Questions for Littles: Whose faith does v20 describe? Whom did Isaac bless by faith? Concerning what did Isaac bless them? Whose faith does v21 describe? When does he demonstrate that faith? Whom does he bless? What else does he do when he blesses them? Whose faith does v22 describe? When does he demonstrate that faith? Of what does he make mention? Concerning what does he give instructions?In the second half of week’s sermon text, the demonstration of faith shifts from reflection of God’s love to confidence in God’s power. Abraham didn’t actually have to see Isaac resurrected on Mount Moriah, because the Lord prevented him from slaying his son.
In these three verses, the man exercising faith most certainly needs to be sure of resurrection. First, there’s Isaac, who thought he could die any moment (cf. Gen 27:2). Even at that point, Isaac is fighting the Lord’s words from when the twins were still in the womb. Yet, when he realizes that God’s word cannot be undone, the Lord strengthens his faith, and Isaac blesses his sons with sure, resurrection-hope.
Then, there’s Jacob. Jacob, who was terrified for his life of Esau not once but twice. Jacob, who was devastated when he thought Joseph was dead. Jacob, who was devastated when he thought Benjamin was dead. Jacob had treated death like an insurmountable obstacle his whole life. Now, he’s sitting on his literal death-bed, but he’s not devastated; he’s worshiping. He’s blessing his grandsons and bowing his head in worship over the top of his staff.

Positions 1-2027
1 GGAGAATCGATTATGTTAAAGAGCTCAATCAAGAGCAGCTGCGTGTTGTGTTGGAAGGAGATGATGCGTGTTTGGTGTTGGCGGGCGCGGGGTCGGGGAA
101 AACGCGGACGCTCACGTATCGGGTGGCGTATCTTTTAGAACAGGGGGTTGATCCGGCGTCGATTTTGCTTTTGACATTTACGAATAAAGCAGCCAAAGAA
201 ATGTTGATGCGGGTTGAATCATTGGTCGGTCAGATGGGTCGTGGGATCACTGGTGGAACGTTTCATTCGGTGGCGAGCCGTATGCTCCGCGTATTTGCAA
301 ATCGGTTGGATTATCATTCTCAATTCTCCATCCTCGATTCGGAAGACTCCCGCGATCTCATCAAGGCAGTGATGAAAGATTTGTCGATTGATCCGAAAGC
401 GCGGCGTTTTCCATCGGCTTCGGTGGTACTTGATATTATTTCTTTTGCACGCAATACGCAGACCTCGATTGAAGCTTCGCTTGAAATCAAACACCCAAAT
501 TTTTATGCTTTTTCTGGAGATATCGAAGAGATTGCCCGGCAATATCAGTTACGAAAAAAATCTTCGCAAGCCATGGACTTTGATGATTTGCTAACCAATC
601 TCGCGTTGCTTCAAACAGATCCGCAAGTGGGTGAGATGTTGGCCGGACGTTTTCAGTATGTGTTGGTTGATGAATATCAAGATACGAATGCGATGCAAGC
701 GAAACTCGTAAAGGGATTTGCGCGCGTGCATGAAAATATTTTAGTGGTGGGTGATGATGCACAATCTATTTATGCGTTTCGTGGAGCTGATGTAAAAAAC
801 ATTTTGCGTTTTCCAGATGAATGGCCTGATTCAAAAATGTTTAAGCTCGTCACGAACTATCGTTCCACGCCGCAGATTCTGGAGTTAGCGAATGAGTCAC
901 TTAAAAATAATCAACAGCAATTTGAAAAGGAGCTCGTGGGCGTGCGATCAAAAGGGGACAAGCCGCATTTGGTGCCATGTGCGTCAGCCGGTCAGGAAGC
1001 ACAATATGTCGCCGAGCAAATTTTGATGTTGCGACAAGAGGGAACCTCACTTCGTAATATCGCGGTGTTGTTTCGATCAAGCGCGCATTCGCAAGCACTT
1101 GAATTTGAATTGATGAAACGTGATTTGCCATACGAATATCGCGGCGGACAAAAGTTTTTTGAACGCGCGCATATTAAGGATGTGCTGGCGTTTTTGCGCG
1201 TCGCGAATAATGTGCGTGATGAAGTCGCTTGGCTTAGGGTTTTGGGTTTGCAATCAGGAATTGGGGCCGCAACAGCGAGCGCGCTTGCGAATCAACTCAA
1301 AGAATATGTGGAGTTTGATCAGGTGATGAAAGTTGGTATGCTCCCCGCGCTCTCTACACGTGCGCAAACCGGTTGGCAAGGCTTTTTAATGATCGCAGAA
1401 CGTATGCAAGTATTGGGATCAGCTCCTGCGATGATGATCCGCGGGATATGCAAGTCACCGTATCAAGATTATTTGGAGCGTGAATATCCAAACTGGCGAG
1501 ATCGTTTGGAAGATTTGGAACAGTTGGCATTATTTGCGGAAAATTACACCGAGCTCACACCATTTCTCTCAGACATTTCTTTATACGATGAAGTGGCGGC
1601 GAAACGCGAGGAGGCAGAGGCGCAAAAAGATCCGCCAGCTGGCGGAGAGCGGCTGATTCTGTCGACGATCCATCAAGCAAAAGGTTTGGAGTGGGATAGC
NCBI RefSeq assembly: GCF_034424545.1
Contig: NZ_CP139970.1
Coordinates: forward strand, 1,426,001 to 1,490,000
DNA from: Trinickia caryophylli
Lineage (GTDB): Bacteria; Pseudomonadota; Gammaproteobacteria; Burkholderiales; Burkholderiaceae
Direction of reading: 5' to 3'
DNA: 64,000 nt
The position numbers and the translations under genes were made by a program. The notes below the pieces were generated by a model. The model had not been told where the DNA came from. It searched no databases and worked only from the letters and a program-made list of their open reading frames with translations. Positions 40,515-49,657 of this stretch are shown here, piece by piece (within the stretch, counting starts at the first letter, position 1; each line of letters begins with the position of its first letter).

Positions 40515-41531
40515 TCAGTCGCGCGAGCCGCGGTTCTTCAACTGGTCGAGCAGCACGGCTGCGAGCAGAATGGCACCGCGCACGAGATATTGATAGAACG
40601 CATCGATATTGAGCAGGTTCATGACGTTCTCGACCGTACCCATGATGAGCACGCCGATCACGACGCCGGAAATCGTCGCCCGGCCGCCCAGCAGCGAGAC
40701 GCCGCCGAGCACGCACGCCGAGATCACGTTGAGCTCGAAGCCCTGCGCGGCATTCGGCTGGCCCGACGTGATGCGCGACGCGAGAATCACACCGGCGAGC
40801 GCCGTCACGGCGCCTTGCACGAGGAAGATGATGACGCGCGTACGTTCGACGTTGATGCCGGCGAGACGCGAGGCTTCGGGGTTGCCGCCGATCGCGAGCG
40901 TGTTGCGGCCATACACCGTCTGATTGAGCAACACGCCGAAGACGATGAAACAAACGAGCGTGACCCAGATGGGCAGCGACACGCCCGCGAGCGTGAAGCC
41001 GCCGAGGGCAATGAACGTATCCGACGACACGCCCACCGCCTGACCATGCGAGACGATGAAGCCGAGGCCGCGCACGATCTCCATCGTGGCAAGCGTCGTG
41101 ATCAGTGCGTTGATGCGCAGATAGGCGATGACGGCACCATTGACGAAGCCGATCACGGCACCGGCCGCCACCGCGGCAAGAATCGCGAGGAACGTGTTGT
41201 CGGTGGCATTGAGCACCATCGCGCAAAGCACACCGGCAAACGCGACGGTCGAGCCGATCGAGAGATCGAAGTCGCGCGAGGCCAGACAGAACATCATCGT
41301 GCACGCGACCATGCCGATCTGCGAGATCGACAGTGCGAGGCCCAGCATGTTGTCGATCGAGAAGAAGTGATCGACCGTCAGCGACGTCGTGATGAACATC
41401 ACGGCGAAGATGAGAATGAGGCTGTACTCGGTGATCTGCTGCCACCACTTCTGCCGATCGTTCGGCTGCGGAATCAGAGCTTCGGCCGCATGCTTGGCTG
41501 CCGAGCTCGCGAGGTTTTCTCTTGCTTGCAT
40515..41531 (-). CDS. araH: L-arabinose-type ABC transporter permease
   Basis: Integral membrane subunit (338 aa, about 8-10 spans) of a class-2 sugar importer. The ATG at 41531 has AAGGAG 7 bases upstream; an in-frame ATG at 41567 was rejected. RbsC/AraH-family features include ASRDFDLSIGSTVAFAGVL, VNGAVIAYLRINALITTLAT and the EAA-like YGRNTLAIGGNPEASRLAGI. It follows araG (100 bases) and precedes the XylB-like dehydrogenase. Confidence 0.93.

Finally, there’s Joseph. Joseph has been certain of his future in this life ever since he had those dreams as a boy. But this verse isn’t about his future in this life. This verse is about what comes after his death: the exodus, just as God has promised.
But Joseph is sure of a future for more than Israel. He’s sure of a future for himself. Joseph knows that even after he dies, and his body has decomposed, he won’t be done with his bones yet.
And he wants Israel to know it too. He wants them to hope not in the promised land in Canaan, but in the Lord as their dwelling place. He wants them to trust God not merely for rewards in this life, but for an everlasting life of the never-ending reward that is the Lord Himself.
He plans on glorifying and enjoying God forever, soul AND body. And, dear reader, the Holy Spirit has given us this passage so that you would too.
What plans do you have for your body at death? Whom will it teach what?Suggested Songs: ARP30 “O Lord, I Will Exalt You” or HB209 “Thine Is the Glory”